Is Britain's Greatest Ever Sportsman someone that you have never heard of?
Lewis Hamilton’s record-equalling seventh Drivers Championship has reignited Britain's greatest ever sportsman debate. Here Tom McCall highlights the case of a true sporting hero that very few have heard of, and recommends a book about his extraordinary life and achievements.
The debate involving Britain’s greatest ever sportsman typically involves the likes of Andy Murray, Lewis Hamilton, Ian Botham, Steve Redgrave, Bobby Moore, Mo Farah, Chris Froome or AP McCoy. There are others too, depending on one's sporting preferences, age, and definitions of sport and greatness. Whilst many have cases for the accolade, and for what it's worth Andy Murray gets my vote from those listed, there is a standout candidate that rarely gets mentioned.
Max Woosnam was born in Liverpool in 1892, and over his lifetime assembled a sporting CV that is simply unrivalled in its achievements, variety and audacity.
An all-rounder in the true sense of the word, Woosnam finished his illustrious sporting career a five time Cambridge blue, having played for Chelsea, captained Manchester City and represented England at football, winning an Olympic gold and silver medal at the 1920 Antwerp Games, making 144 not out for the Public Schools XI against the MCC at cricket, becoming Wimbledon doubles champion, playing golf off a scratch handicap and making a maximum 147 break at the snooker table. And if that isn’t enough, legend has it he beat the Hollywood star Charlie Chaplin at table tennis, whilst using a butter-knife as a bat……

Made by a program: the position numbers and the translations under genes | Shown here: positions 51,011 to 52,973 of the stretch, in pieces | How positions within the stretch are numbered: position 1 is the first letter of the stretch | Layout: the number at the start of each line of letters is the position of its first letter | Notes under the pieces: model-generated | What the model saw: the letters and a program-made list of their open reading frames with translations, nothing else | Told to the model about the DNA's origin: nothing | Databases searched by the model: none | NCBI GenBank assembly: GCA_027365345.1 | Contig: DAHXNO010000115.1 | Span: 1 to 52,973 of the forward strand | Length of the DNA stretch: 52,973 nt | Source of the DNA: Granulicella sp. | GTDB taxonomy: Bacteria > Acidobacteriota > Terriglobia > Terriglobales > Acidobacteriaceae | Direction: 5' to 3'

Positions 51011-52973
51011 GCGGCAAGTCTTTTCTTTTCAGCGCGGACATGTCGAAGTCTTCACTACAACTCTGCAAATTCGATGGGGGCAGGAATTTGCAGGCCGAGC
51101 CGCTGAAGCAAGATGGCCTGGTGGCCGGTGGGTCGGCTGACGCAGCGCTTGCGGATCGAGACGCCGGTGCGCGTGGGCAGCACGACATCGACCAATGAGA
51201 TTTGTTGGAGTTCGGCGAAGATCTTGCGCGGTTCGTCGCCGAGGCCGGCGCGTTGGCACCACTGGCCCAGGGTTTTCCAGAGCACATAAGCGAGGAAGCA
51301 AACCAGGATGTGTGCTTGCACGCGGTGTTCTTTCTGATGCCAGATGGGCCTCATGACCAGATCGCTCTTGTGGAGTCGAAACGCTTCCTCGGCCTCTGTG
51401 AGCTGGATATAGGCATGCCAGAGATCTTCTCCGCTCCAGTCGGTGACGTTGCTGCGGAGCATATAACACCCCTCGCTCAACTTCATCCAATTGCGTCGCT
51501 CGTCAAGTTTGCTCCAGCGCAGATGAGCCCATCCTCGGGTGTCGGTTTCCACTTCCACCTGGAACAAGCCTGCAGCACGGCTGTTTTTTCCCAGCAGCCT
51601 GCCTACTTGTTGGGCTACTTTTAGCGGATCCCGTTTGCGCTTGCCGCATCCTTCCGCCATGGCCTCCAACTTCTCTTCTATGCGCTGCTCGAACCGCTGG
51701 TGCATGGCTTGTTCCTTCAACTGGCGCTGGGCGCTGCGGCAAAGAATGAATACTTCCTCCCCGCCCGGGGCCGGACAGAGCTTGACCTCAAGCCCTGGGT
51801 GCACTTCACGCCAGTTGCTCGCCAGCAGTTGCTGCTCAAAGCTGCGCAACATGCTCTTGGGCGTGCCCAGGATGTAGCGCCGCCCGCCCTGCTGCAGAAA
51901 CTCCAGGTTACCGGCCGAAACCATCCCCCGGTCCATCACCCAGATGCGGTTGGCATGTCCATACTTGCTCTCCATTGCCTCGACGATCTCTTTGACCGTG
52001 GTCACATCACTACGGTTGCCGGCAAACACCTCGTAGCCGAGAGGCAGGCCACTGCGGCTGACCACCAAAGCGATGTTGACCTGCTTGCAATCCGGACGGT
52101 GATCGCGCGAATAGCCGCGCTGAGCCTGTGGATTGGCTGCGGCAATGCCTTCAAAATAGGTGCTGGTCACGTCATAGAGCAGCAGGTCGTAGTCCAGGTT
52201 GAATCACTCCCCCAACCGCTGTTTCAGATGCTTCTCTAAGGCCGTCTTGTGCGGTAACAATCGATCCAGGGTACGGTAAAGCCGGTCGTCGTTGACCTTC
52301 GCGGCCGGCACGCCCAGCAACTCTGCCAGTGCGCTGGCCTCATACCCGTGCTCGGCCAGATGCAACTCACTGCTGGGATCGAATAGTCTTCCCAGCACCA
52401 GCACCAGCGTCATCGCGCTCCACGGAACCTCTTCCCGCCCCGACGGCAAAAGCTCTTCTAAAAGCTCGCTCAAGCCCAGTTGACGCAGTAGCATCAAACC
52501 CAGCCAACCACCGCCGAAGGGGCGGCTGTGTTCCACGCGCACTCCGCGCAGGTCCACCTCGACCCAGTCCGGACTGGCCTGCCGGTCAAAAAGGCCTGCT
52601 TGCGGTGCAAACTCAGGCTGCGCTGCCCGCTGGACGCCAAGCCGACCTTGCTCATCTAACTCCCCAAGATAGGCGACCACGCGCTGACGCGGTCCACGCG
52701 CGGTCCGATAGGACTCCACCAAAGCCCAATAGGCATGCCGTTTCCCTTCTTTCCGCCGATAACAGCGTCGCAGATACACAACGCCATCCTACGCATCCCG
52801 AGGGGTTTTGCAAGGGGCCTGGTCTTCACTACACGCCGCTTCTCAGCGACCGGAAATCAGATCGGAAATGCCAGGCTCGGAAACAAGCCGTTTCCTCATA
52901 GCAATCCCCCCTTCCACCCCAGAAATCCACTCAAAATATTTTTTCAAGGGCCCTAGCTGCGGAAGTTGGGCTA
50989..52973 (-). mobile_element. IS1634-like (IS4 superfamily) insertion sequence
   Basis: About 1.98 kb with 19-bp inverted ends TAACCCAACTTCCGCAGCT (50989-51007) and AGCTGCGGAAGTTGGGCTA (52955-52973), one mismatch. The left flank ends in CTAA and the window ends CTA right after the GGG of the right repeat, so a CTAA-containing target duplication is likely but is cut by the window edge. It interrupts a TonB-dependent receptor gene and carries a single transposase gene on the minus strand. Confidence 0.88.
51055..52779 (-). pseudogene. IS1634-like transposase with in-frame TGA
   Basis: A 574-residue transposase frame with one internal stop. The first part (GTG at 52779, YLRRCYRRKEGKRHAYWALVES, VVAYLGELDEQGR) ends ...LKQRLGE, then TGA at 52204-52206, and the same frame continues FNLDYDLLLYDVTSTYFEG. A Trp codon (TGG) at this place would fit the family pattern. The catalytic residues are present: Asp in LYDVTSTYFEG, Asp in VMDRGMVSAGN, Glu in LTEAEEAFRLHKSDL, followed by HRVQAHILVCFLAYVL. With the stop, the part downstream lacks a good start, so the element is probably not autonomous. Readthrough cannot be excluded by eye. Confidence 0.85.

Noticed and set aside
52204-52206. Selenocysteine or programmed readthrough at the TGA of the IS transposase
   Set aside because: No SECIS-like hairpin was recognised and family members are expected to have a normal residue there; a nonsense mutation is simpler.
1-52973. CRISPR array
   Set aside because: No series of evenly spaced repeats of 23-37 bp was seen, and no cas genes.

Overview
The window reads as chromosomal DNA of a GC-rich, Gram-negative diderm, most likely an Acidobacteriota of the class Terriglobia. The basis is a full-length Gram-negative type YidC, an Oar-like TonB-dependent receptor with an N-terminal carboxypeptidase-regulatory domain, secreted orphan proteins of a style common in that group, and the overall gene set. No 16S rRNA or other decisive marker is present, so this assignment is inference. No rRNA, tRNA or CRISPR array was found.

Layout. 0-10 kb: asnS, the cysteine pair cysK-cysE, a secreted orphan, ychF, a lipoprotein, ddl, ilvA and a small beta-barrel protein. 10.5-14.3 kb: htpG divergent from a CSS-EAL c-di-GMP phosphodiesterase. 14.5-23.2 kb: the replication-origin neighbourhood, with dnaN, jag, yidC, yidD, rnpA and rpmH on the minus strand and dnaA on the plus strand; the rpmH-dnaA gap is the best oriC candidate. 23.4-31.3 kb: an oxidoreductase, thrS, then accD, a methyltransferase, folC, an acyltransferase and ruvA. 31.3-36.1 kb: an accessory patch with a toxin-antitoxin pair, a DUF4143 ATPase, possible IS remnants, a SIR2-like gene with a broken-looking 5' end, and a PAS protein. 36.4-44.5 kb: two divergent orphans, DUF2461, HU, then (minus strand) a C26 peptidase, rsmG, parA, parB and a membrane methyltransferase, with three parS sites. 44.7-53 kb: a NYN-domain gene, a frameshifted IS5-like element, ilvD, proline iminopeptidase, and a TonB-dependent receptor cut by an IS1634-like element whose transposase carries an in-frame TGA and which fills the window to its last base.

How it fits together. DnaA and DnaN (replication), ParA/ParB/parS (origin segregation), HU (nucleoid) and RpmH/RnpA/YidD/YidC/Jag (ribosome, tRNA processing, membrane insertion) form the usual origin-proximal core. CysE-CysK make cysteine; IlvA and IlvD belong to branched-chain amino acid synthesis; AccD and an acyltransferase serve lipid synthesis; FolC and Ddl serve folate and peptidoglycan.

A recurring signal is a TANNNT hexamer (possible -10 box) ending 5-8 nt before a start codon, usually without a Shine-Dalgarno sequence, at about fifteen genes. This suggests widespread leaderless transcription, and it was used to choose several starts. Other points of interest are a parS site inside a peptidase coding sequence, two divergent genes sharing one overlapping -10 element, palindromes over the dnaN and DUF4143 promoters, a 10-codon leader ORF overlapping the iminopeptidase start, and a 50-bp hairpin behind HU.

Especially impressive in all of this is the fact that the idea of being paid to play as a professional seemed ‘vulgar’ to Woosnam, who took part for the love of sport, with no financial gain.
Woosnam’s sporting accolades, and his extraordinary life, are well documented in the book All Round Genius by Mick Collins. The book is well researched and written, and gives great insight into the life of a a charismatic sporting champion who shouldn’t be forgotten.
So the next time someone tells you that Lewis Hamilton is Britains’ greatest ever sportsman, for driving the fastest and most expensive car in races when only a handful of drivers can realistically win, throw Max Woosnam’s name and CV into the mix. And encourage them to read the book.